Foxborough, Mass. – Quick-hit thoughts and notes about the New England Patriots and the NFL:
1. Mac’s Deep Ball: Spring drills are an appetizer for the main menu, and quarterback Mac Jones and the Patriots offense provide a delicious preview of what they expect to cook in 2022.
Key Takeaway: Deep passing games have the potential to make significant improvements.
In the final practice of the mandatory minicamp, Jones delivered three downfield, tight-window throws that could not have been better kept.
There was a high-arc ball to the left for receiver Nelson Agholer, with Jack Jones running stride-for-stride with him in a “go” way, so close that Jones would pull off his jersey as the ball approached. Was done.
Then a deep path from right to left from Joanu Smith’s tight end, Joe Kill Duggar appeared open with safety in his back pocket, but caught diving.
And finally, a 50-yard bomb in the center of receiver Trey Nixon, who somehow pinned a drop-in-the-bucket throw to his chest with his right hand as cornerback Jonathan Jones was on top of him. Jones was shocked when his coverage was completed.
They were plays that celebrated the offense, and veteran defender Devin McCorty called them “hackers” – excellent throws and catches against excellent coverage.
McCorty said the way offense and defense traded “big-time shots” against each other this spring, which was not dominated by either party, was the kind of sign used to assess the team’s potential.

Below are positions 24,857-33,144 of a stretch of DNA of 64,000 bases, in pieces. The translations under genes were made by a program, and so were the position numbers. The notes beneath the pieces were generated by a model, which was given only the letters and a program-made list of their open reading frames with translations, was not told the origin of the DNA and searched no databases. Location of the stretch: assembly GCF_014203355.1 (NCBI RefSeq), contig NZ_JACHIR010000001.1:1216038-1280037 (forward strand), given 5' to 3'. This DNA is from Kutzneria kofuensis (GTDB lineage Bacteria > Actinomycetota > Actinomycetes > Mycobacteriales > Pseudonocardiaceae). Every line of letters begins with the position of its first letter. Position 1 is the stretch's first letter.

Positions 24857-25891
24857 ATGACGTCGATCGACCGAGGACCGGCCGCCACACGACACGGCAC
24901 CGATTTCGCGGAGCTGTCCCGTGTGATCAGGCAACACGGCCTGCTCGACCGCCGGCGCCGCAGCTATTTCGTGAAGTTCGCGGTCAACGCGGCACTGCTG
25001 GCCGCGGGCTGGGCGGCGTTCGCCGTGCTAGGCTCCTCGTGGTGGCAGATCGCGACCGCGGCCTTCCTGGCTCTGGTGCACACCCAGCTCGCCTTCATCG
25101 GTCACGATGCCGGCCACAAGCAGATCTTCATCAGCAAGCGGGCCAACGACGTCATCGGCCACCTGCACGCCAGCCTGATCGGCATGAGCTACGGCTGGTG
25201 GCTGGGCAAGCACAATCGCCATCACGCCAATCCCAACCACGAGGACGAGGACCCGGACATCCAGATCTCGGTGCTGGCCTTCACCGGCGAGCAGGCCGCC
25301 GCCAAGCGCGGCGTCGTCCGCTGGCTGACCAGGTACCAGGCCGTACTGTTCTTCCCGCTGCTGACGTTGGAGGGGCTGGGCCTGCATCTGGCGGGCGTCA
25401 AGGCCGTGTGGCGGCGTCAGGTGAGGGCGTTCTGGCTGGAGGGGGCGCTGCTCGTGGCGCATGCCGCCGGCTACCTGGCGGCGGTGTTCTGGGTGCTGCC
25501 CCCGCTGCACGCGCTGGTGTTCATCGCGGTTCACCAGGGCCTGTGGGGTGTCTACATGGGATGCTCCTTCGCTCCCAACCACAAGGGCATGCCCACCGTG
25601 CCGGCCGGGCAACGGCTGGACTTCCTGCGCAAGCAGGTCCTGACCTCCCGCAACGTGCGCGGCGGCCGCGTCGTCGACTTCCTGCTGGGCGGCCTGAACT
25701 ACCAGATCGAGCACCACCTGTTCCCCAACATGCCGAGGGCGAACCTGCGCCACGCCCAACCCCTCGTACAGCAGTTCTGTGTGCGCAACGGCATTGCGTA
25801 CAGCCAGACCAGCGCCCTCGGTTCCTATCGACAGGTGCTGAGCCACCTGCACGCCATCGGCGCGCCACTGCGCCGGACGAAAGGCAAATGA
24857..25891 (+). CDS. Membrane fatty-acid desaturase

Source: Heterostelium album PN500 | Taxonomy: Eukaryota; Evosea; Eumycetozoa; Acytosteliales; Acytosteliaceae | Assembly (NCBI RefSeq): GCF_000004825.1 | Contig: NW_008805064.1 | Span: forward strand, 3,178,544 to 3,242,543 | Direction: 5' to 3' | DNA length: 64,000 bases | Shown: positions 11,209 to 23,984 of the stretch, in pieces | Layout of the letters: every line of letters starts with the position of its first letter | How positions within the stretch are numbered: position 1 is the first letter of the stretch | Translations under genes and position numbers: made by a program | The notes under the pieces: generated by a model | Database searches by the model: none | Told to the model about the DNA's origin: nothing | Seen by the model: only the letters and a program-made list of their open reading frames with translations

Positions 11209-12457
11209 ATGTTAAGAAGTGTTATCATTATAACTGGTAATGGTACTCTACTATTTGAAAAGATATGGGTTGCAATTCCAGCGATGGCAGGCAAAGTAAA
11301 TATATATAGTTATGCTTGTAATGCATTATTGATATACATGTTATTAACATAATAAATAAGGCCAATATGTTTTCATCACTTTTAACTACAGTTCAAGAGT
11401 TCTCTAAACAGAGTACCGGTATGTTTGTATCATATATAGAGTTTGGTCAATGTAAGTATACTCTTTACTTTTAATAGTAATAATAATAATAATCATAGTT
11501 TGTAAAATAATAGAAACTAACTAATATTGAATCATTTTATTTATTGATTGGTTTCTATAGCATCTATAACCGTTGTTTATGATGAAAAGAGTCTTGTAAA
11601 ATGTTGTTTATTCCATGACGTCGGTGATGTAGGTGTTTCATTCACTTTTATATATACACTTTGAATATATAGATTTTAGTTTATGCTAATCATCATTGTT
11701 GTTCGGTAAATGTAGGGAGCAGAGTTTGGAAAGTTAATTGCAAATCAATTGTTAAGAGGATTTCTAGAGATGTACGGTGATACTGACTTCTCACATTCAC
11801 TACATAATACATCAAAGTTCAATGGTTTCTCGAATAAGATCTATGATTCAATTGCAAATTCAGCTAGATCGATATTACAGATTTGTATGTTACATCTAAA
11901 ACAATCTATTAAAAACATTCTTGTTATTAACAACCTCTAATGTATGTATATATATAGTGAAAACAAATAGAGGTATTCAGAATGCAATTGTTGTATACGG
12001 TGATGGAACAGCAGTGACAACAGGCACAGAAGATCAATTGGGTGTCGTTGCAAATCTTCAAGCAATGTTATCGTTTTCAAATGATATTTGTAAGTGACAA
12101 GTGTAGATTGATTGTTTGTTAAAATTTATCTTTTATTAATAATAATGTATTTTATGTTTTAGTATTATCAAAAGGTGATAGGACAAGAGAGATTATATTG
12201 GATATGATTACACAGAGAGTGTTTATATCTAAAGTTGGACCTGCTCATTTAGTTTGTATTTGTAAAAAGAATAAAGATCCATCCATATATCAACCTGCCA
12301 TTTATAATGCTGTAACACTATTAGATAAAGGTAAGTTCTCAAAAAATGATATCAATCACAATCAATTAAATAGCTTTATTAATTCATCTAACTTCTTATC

Success in the Deep Passing game, typical of crime, may be the missing part of becoming a full-on attack.
Consider these nuggets from the previous season through ESPN statistics and information:
41% of Jones’ throws near at least 20 yards were eliminated or reduced last season, an off-target mark that ranked 21st in the NFL (league average 36%).
Jones was ranked 24th last season with a 38.8% completion rate on vertical routes, according to NFL Next General statistics. That throw had a higher-than-expected percentage of -4.5% (26th out of 31 eligible QBs).
Jones had a 20-plus yard downfield for receiver Jacoby Meyers (7-of-16), but struggled to connect with Agholor (4-of-17, 0 TD, 2 INT).
The Patriots receivers finished 25th in the NFL Next Gen Stats with just 1.6 yards per deep ball.
Jones felt there had been “good progress” in exercise this spring, but insisted the work should continue.
“We want to do whatever we want anytime, be it run, pass, play-action – short, medium or long. We’re trying to diversify, “he said.
2. Rookie Hustle: In 2003, when safety Rodney Harrison signed with the Patriots as a free agent, he was rehearsing at a different pace and popping receiver Troy Brown into a play. Nearly 20 years later, a parallel to the Patriots’ first-round pick Cole Strange could be drawn, as, in the practice match on Tuesday, the guard with outside linebacker Matthew Juden after a piece of players loosened. There was confusion and shouting on the field.
There’s no hard feeling on Judon’s side, who later freed some others around the Patriots, he said about the weirdo – he’s always full-throttle (which was Harrison’s main).
“If you look at him, he’s running 30 yards,” Judon said. “Greater retort than that.”
3. Eyes on Nixon: Nixon, a practice team receiver (Round Seven, 2021, Central Florida), performed two of the most impressive plays this spring, so the question now is whether he can take this speed to training camp and charge a roster spot. ोलGholar said of him (“I don’t think anyone is training so hard”), and Mac Jones explained that his relationship with Nixon is beyond the realm of imagination. Last season, they would go to the stadium together, test for COVID-19, and then enter the building together.